I’m generally not averse to an over-chatty relationship drama, and creator Hagai Levi (The Affair; In Treatment) knows his way around those. Mira and Jonathan’s existential crisis is brewing from the start (her patrician boredom; his ruffled complacency), and as the episodes (all available to stream) unfold, there are times when Scenes, filmed mainly in one increasingly stifling home, brilliantly captures the emotional suffocation of both toxic, long-term relationships and post-relationship vacuums; those no-exit mazes of microaggression, explosions, childcare haggling and sullen self-justification.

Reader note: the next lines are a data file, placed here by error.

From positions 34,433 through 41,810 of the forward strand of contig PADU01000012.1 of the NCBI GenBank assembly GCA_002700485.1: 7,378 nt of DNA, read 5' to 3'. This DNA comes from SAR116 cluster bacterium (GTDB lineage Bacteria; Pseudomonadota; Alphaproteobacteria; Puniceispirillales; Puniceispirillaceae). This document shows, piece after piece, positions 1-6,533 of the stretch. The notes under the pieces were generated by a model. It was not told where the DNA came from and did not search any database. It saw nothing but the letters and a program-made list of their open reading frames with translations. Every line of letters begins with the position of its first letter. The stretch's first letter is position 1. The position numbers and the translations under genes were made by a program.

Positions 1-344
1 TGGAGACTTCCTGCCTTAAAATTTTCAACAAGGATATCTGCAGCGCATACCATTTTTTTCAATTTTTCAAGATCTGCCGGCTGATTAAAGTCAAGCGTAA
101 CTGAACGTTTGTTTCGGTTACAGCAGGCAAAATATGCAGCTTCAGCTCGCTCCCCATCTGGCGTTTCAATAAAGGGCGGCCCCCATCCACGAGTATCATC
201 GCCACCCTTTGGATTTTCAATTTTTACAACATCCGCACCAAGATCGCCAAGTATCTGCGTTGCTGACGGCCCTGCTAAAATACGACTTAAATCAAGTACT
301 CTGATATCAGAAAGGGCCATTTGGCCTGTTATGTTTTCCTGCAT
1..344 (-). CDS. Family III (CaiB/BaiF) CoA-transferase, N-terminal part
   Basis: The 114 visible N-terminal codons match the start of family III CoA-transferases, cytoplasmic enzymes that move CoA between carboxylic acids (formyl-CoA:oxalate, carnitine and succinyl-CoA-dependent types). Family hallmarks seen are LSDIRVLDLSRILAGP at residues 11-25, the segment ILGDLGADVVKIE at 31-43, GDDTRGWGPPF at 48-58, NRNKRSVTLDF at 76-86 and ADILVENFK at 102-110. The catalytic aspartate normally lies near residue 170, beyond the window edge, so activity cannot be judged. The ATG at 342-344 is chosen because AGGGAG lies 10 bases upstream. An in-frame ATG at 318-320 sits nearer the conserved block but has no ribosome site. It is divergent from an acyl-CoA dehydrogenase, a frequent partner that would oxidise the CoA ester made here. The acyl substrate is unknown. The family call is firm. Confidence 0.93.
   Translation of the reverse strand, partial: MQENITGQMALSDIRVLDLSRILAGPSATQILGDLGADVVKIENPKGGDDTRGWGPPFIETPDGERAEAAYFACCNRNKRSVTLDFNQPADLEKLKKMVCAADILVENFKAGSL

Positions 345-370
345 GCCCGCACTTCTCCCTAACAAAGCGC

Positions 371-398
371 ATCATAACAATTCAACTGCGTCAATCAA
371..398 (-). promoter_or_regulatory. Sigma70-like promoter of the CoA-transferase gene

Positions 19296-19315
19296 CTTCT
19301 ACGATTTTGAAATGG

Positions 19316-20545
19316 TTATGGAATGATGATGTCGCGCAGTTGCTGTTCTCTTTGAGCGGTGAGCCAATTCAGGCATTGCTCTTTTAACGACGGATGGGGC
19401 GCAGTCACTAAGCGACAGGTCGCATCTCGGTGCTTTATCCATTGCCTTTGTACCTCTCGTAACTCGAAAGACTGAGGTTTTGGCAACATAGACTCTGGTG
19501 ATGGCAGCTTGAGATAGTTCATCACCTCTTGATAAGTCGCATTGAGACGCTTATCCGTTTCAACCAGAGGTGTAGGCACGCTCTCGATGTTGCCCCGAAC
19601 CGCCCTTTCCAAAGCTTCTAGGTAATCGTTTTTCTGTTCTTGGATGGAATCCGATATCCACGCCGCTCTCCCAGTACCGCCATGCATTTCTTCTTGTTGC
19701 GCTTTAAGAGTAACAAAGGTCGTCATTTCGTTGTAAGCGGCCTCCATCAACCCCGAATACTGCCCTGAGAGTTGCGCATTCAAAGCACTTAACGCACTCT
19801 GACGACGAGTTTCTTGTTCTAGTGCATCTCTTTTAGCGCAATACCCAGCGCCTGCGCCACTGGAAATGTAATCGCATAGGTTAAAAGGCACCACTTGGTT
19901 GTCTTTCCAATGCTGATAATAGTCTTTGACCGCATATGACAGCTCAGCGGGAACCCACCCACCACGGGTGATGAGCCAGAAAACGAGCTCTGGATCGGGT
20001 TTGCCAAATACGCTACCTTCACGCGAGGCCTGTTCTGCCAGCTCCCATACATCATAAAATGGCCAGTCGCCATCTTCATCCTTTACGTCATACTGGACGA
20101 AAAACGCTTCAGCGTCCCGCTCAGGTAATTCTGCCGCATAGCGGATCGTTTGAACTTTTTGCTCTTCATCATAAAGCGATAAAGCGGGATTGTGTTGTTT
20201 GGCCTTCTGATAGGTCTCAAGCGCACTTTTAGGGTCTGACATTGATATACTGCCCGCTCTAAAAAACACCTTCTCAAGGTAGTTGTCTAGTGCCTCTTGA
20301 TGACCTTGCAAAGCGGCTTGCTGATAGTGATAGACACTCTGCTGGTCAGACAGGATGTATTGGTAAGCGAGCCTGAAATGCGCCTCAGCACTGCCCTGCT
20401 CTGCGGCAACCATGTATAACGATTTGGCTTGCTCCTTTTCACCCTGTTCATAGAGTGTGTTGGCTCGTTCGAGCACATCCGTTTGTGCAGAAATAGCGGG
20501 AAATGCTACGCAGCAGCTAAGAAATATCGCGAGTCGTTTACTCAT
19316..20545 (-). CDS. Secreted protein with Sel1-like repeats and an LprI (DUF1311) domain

This modern take suffers from the fact that divorce is no longer taboo (viewers will be thinking: “Jeez, just split, already!”), but other mistakes were avoidable, not least the affectation of showing the real-life cast and crew setting up/signing off, which becomes an Inside the Actors Studio-style cringe. The drama itself evolves into a form of separation porn-slash-wish-fulfilment: who achieves (or even wants?) this state of hyper-eroticised divorce? Ultimately, you become a bit sick of Mira and Jonathan’s uber-therapised upset, their self-absorbed Great Love. You end up wondering whether they are true soulmates, or just trauma-bonded beyond redemption. Christ, you think, move on, but, alas, they won’t.
Watch: Jessica Chastain, Oscar Isaac on flipping gender clichés in ‘Scenes From A Marriage’